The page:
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Hoffmann, R. A wiki for the life sciences where authorship matters. Nature Genetics (2008)

Elastic skeleton of intracranial cerebral aneurysms in rats.

In an attempt to clarify the developmental mechanism of cerebral aneurysms, we studied the elastic skeleton of experimentally induced cerebral aneurysms in rats under scanning electron microscopy after hot formic acid extraction followed by freeze-drying. We produced cerebral aneurysms in 19 rats by unilaterally ligating the common carotid artery, inducing renal hypertension, and feeding beta-aminopropionitrile fumarate. The first noted change was the loss of folds protruding from the internal elastic lamina. Morphologic changes of the internal elastic lamina, considered to be primarily responsible for aneurysmal formation, occurred after the loss or disintegration of the elastic skeleton of first the intima, then the media. In large aneurysms with thick domes, we found proliferation of elastic lamellae that may reduce the risk of rupture. It seems probable that the complex elastic skeleton of the arterial wall may account for the mechanical properties of the artery and that growth of an aneurysm occurs due to disintegration of the elastic skeleton and not simply to rupture of the internal elastic lamina. We believe that such changes in the elastic skeleton are a property of the functional state of the cells that produce elastin.[1]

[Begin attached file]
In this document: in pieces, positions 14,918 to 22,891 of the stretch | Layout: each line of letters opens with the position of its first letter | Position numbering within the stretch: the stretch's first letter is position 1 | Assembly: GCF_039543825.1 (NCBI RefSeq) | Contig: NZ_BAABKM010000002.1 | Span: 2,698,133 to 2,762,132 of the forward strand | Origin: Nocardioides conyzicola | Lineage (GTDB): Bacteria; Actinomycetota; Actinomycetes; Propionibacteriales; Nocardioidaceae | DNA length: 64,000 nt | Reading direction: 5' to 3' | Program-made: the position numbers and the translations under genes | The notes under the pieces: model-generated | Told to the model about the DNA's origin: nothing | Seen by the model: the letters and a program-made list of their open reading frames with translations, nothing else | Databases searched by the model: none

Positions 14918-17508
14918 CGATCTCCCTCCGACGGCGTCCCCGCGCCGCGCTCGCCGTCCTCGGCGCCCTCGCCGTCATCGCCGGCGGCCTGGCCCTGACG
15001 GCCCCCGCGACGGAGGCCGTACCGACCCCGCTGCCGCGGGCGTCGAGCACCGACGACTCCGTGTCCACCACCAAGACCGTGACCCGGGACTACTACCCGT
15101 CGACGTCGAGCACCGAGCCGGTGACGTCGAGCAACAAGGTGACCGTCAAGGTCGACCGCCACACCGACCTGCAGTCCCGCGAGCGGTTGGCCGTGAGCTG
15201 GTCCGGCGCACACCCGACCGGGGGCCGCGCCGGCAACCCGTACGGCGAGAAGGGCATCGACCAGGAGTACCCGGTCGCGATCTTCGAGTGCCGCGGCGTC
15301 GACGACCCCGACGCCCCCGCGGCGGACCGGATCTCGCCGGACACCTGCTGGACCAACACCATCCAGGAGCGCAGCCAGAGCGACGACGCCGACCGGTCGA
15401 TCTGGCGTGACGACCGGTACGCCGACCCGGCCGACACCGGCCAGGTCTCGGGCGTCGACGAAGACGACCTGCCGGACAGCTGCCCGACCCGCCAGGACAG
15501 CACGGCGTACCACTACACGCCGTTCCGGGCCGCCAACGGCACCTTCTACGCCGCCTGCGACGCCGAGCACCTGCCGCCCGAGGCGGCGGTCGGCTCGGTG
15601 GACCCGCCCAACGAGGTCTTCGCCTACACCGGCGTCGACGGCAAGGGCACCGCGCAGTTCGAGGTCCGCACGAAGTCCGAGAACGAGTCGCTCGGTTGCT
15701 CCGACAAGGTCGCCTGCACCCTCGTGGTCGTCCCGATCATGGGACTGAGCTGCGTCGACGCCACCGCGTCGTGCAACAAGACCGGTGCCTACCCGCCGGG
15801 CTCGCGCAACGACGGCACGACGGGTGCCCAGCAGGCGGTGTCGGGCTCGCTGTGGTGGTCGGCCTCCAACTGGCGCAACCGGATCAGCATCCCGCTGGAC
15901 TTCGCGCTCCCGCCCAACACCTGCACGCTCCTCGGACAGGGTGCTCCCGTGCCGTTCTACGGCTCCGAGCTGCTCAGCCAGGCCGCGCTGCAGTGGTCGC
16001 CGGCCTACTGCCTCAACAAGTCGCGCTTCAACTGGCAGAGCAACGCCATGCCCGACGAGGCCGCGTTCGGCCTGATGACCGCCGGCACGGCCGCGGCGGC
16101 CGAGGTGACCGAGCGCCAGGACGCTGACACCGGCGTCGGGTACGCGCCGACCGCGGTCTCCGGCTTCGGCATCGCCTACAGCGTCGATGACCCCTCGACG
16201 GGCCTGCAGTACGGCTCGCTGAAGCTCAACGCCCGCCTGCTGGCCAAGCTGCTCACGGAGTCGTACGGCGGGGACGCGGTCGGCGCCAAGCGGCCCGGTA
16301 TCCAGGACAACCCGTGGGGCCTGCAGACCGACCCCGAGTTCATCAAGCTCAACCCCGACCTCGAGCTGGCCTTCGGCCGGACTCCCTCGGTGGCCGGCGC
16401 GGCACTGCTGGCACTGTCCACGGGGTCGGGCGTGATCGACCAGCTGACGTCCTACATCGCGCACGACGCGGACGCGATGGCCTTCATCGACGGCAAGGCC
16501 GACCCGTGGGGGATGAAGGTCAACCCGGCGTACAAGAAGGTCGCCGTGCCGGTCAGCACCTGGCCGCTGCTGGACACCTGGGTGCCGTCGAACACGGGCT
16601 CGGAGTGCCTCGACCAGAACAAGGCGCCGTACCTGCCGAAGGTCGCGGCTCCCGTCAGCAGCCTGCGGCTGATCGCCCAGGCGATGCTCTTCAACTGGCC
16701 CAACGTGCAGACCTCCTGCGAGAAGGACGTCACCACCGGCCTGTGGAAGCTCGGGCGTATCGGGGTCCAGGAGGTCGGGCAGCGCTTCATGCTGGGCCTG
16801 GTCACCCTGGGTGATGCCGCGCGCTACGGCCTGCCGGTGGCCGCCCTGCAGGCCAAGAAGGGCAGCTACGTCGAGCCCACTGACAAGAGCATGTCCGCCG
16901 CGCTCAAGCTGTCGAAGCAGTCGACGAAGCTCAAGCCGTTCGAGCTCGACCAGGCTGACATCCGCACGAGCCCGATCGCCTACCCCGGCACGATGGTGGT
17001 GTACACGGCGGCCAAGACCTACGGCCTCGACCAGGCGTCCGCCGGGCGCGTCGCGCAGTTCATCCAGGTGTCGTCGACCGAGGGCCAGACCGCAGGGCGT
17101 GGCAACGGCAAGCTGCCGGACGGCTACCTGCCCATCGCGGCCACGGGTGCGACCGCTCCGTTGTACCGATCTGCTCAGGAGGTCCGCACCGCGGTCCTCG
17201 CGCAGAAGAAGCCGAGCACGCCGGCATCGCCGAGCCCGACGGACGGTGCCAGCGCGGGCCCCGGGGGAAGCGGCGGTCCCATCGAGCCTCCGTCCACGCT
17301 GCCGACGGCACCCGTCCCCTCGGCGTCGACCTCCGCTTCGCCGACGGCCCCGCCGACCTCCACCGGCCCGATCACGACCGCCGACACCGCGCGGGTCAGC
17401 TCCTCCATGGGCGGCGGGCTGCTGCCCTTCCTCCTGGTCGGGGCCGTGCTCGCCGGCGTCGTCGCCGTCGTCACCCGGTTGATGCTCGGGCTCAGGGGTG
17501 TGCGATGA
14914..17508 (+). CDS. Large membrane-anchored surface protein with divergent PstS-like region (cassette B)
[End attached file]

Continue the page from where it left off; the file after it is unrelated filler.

1. Elastic skeleton of intracranial cerebral aneurysms in rats. Yamazoe, N., Hashimoto, N., Kikuchi, H., Hazama, F. Stroke (1990) [Pubmed]
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